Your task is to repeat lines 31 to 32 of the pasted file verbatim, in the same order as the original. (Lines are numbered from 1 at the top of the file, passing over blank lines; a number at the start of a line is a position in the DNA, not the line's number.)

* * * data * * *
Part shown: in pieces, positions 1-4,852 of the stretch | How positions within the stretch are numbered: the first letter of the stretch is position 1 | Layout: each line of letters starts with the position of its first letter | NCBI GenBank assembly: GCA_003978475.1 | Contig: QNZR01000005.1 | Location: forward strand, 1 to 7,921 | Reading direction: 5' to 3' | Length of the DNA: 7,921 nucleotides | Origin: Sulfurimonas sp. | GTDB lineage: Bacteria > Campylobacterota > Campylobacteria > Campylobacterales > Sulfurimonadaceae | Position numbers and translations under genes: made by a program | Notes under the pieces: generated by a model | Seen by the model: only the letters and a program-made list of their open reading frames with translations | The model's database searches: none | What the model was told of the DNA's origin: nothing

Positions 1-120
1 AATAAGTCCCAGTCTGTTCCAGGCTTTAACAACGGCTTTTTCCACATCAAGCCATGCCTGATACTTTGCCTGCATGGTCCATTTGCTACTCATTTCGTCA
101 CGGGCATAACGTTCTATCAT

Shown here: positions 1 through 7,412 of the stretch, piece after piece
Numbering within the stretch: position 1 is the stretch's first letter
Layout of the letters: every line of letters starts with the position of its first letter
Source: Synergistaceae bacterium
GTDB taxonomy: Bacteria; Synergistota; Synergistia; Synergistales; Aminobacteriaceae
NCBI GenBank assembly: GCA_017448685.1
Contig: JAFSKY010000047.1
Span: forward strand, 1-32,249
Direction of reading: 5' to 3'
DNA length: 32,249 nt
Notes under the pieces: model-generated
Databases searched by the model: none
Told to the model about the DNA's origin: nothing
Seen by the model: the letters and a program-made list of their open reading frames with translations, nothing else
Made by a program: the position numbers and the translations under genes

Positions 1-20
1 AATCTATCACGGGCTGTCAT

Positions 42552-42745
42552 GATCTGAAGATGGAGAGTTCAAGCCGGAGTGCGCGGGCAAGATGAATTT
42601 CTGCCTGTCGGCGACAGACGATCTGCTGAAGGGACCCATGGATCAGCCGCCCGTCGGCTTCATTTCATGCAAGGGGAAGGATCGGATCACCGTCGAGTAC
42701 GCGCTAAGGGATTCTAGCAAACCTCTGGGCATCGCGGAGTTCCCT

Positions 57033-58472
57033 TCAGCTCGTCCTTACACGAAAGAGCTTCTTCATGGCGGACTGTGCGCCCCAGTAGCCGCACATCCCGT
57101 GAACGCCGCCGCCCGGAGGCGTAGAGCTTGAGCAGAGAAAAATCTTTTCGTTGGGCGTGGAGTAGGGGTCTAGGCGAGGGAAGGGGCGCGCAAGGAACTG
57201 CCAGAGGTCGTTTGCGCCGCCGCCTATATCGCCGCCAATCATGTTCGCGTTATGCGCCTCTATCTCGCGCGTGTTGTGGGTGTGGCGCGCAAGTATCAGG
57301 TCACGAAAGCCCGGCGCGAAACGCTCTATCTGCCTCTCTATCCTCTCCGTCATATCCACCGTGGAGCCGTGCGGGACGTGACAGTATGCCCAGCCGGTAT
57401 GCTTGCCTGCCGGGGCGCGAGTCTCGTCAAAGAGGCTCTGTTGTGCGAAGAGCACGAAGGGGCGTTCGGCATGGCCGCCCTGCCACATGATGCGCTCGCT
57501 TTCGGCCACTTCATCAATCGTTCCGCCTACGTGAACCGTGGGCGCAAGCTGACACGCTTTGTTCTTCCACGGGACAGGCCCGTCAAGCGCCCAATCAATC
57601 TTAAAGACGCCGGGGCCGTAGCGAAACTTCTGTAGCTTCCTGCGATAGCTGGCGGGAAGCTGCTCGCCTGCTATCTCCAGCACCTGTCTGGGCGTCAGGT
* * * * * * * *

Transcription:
57401 GCTTGCCTGCCGGGGCGCGAGTCTCGTCAAAGAGGCTCTGTTGTGCGAAGAGCACGAAGGGGCGTTCGGCATGGCCGCCCTGCCACATGATGCGCTCGCT
57501 TTCGGCCACTTCATCAATCGTTCCGCCTACGTGAACCGTGGGCGCAAGCTGACACGCTTTGTTCTTCCACGGGACAGGCCCGTCAAGCGCCCAATCAATC